12 Lead ECGs Introduction - PHS Institute

12 Lead ECGs Introduction - PHS Institute

Essentials of 12 Lead ECG Interpretation Terry White, RN, EMT-P Topics Anatomy Revisited The 12 Lead ECG Device The 12 Lead ECG Format Waveform Components Lead Views Anatomy Revisited RCA

right ventricle inferior wall of LV posterior wall of LV (75%) SA Node (60%) AV Node (>80%) LCA

septal wall of LV anterior wall of LV lateral wall of LV posterior wall of LV (10%) Anatomy Revisited

SA node Intra-atrial pathways AV node Bundle of His Left and Right bundle branches left anterior fascicle left posterior fascicle Purkinje fibers The 12 Lead ECG Device

Device serves as a voltmeter measures the flow of electricity Unipolar vs Bipolar Leads Bipolar Leads 1 positive and 1 negative electrode RA always negative LL always positive

Traditional limb leads are examples of these Lead I Lead II Lead III View from a vertical plane Unipolar Leads 1 positive electrode & 1 negative reference point

calculated by using summation of 2 negative leads Augmented Limb Leads aVR, aVF, aVL view from a vertical plane Precordial or Chest Leads V1-V6 view from a horizontal plane The 12-Lead ECG Format

Leads typically produced by devices used prehospital The 12-Lead ECG Format Fields not typically produced by devices used prehospital The 12-Lead ECG Format Device prints out 2.5 sec each of Leads I, II, III

then switches to aVR, aVL, aVF then switches to V1, V2, V3 and then to V4, V5, V6 (varies by device) Device computer analyzes all 10 sec of all 12 leads but only prints 2.5 sec of each group The 12-Lead ECG Format The computer diagnosis is not always accurate!!! The 12-lead ECG Format

The computer IS very accurate at measuring intervals & durations Waveform Components: R Wave First positive deflection; R wave includes the downstroke returning to the baseline Waveform Components: Q Wave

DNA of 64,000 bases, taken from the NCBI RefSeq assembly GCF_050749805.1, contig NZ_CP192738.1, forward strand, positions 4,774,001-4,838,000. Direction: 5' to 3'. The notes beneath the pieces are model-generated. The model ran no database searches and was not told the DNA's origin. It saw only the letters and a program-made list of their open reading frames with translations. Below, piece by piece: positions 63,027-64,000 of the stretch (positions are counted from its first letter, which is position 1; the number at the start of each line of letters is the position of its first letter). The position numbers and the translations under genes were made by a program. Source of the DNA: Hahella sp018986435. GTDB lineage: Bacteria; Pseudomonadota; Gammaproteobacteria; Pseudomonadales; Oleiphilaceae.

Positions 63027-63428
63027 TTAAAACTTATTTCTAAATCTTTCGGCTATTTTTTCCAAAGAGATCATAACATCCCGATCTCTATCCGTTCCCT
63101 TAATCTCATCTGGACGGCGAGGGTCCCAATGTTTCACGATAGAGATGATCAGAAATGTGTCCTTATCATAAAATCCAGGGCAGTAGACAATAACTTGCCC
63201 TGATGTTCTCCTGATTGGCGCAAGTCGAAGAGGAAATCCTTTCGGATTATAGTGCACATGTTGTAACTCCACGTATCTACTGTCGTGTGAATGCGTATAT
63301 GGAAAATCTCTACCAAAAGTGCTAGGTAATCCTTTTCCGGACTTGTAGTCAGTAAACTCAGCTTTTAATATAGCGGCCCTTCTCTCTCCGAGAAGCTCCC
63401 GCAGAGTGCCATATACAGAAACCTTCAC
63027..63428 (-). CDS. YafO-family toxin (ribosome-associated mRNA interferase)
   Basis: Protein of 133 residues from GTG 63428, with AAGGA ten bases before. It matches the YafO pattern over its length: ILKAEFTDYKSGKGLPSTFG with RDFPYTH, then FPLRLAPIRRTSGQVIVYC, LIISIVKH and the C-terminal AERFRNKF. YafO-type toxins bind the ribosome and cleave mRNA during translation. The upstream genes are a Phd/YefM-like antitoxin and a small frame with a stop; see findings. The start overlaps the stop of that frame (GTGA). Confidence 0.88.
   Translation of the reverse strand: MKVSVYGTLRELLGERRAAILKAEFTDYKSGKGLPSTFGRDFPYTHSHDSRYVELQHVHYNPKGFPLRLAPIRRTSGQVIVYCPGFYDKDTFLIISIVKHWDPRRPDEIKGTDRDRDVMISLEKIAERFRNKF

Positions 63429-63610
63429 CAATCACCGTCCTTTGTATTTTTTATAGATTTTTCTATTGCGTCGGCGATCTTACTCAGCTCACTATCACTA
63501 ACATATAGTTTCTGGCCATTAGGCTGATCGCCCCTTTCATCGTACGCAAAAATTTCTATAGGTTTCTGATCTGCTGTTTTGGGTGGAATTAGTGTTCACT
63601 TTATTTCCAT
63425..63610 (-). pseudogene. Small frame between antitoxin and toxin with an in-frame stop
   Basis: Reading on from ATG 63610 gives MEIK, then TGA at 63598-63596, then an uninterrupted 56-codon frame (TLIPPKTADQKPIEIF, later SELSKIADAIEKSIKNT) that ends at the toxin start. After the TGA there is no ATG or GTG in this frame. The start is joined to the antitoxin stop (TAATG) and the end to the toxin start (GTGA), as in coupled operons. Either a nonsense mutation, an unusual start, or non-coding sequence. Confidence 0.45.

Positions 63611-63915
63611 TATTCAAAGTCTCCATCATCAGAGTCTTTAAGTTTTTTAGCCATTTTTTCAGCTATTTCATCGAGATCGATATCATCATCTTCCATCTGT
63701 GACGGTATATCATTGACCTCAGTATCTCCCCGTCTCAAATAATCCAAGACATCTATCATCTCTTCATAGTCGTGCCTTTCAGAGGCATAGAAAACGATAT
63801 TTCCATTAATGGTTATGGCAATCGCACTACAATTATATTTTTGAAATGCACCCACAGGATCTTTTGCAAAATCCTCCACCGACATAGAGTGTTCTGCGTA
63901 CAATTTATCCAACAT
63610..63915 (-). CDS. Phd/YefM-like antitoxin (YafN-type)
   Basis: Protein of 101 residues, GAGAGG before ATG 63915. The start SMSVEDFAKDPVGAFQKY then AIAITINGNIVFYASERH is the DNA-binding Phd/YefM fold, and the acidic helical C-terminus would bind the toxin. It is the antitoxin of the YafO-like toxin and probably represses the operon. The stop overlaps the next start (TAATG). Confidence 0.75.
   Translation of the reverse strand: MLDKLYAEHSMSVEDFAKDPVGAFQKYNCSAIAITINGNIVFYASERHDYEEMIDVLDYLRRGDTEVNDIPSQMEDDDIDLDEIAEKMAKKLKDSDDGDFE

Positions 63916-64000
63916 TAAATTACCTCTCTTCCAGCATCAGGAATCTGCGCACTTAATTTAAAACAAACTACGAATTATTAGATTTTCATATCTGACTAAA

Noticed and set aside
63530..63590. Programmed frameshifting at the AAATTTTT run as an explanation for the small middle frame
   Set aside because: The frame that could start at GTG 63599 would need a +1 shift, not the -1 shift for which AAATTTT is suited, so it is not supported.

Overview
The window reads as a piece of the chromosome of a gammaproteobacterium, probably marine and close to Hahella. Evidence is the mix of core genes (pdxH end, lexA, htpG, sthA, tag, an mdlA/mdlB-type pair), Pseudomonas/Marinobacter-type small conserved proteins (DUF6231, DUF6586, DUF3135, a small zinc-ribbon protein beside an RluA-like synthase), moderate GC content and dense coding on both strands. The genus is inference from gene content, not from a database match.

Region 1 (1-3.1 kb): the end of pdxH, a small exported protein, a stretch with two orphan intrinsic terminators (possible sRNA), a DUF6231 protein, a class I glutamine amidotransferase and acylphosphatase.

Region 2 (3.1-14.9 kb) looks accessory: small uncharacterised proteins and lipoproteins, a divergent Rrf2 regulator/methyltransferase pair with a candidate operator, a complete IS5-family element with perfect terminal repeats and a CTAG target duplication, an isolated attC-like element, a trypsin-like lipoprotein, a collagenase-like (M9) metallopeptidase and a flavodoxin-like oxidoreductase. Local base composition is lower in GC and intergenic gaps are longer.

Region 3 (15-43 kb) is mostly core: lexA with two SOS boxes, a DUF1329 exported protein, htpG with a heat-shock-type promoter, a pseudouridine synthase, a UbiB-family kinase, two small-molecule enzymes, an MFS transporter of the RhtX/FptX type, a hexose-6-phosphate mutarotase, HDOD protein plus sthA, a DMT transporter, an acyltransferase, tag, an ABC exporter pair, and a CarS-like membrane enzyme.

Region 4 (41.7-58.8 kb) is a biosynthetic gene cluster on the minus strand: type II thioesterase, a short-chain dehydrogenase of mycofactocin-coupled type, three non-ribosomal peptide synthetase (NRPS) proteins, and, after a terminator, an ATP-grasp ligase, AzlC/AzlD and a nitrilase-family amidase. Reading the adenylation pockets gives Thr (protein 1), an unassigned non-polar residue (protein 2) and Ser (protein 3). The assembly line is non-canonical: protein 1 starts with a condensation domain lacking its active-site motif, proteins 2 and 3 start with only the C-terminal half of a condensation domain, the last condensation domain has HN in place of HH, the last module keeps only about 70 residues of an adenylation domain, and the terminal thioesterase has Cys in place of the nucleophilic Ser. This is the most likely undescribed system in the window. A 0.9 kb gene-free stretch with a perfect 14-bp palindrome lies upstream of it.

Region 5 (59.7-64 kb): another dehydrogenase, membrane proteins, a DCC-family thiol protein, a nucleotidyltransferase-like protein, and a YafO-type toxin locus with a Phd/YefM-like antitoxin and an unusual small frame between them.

First negative deflection before R wave; Q wave includes the negative downstroke & return to baseline Waveform Components: S Wave Negative deflection following the R wave; S wave includes departure from & return to baseline Waveform Components: QRS

Q waves Can occur normally in several leads Normal Q waves called physiologic Physiologic Q waves < .04 sec (40ms) Pathologic Q >.04 sec (40 ms) Waveform Components: QRS Q wave

Measure width Pathologic if greater than or equal to 0.04 seconds (1 small box) Waveform Components: QS Complex Entire complex is negatively deflected; No R wave present Waveform Components: J-Point Junction between end of QRS and beginning of ST segment; Where QRS stops & makes a sudden sharp change of direction

Waveform Components: ST Segment Segment between J-point and beginning of T wave Waveform Components: ST Segment Need reference point Compare to TP segment DO NOT use PR segment as reference! ST

TP Waveform Components: Practice Find J-points and ST segments Waveform Components: Practice Find J-points and ST segments Lead Views

Lead Groups I aVR V1 V4 II aVL V2 V5

III aVF V3 V6 Limb Leads Chest Leads Inferior Wall

II, III, aVF View from Left Leg inferior wall of left ventricle I aVR V1 V4 II aVL

V2 V5 III aVF V3 V6 Inferior Wall Posterior View

portion resting on diaphragm ST elevation suspect inferior injury I aVR V1 V4 II aVL V2

V5 III aVF V3 V6 Inferior Wall Lateral Wall

I and aVL View from Left Arm lateral wall of left ventricle I aVR V1 V4 II aVL

V2 V5 III aVF V3 V6 Lateral Wall V5 and V6

Left lateral chest lateral wall of left ventricle I aVR V1 V4 II aVL V2

V5 III aVF V3 V6 Lateral Wall I, aVL, V5, V6 ST elevation suspect

lateral wall injury Lateral Wall I aVR V1 V4 II aVL

V2 V5 III aVF V3 V6 Anterior Wall V3, V4

Left anterior chest electrode on anterior chest I aVR V1 V4 II aVL V2

V5 III aVF V3 V6 Anterior Wall V3, V4 ST segment elevation

suspect anterior wall injury I aVR V1 V4 II aVL V2

V5 III aVF V3 V6 Septal Wall V1, V2 Along sternal borders

Look through right ventricle & see septal wall I aVR V1 V4 II aVL V2

V5 III aVF V3 V6 Septal V1, V2 septum is left ventricular tissue

I aVR V1 V4 II aVL V2 V5

III aVF V3 V6 ST Segment Analysis For each complex, determine whether the ST segment is elevated one millimeter or more above the TP segment 12-Lead ECG

AMI recognition Two things to know What to look for Where you are looking AMI Recognition What to look for ST segment elevation One millimeter or more (one small box) Present in two anatomically contiguous leads

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